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banking supervision & regulation

Since 1996, banks are required to perform a stress test in order to assess their ability to overcome possible difficulties. This test is not conducted on a best scenario case, on the contrary, it comprises many worst scenario cases to test the effectiveness of capital banks. However, it is only from 2007 that the test is regularly performed by financial third parties to ensure best practices by banks.

COVID-19 and EU-wide stress testing

In light of COVID-19 outbreak, the European Banking Authority (EBA) has decided to postpone the EU-wide stress test to the following year “to alleviate the immediate operational burden for banks at this challenging juncture”. On the other end, The Federal Reserve has not let the pandemic prevent it from conducting the tests and, on Thursday, it released the results for 2020 with additional sensitivity analyses concerning the specific situation the world is going through.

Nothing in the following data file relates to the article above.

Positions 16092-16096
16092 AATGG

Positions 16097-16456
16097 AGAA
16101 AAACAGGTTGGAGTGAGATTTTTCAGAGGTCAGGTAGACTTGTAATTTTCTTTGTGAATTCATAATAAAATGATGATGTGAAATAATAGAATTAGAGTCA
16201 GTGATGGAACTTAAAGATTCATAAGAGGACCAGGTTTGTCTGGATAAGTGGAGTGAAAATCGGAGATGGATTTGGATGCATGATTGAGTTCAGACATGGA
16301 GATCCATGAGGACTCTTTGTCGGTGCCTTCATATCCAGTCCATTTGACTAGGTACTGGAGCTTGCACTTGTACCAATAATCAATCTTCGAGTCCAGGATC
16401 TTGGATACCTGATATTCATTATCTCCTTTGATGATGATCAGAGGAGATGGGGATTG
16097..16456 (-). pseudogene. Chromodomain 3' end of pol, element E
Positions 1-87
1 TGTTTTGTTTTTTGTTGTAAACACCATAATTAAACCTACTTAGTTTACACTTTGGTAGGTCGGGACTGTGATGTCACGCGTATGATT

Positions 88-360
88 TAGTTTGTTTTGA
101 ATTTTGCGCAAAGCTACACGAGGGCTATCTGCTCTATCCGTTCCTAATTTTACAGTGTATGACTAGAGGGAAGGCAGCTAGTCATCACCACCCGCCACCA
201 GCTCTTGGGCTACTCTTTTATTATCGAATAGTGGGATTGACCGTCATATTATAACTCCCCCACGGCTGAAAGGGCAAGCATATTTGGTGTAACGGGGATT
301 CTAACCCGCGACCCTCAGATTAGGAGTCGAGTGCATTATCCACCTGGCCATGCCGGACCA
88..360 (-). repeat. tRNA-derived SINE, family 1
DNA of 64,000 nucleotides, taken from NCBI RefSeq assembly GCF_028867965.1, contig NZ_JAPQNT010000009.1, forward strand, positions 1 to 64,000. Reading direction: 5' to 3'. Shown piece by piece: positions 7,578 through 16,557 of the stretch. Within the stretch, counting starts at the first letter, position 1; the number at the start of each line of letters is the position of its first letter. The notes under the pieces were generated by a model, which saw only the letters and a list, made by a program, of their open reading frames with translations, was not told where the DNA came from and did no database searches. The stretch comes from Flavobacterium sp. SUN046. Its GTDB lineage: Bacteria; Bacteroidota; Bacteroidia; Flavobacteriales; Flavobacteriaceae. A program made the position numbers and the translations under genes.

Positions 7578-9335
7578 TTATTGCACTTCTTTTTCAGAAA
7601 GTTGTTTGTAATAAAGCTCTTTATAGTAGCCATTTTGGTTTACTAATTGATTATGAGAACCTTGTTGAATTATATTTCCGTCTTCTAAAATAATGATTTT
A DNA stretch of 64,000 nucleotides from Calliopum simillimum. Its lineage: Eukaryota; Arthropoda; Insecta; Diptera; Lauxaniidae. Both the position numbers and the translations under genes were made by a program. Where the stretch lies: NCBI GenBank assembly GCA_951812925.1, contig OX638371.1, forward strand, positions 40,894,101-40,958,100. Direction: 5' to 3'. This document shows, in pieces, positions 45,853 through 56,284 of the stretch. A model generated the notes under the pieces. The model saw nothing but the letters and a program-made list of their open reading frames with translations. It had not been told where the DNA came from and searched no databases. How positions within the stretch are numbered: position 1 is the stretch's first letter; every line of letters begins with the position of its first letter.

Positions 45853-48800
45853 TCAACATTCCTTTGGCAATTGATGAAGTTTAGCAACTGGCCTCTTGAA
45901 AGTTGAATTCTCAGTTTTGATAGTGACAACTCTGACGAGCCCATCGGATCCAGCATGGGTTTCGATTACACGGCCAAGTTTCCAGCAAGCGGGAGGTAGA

Downside scenarios

Besides the normal stress test conducted, three possible downside scenarios that could result have been analyzed. In all of them, the unemployment rate reached its peak between 15.6 and 19.5 percent and loan losses for the 34 banks under scrutiny appeared to be between $560 billion and $700 billion, with decreasing aggregate capital ratios.

The Federal Reserve, in light of these results, capped dividends and banned share buybacks by big US banks until the fourth quarter of 2020, in order to preserve capital. Jamie Dimon, JPMorgan Chase’s CEO, said buybacks were unlikely to resume since the future is not yet clear. As a matter of fact, the eight biggest US banks, including JPMorgan, had already suspended buybacks. Finally, re-evaluation of longer-term capital plans had also been required.

The big picture

The issue here is whether the measure adopted by the EBA in front of this phenomenon has been a cautious one. Is it a safe measure to allow greater flexibility to banks in predisposing their capital requirements? Or is it a better action than the one adopted by The Fed? Could it be a sign of greater responsibility for conducting the stress tests and taking actions by imposing strict requirements to ensure the bank's resilience?

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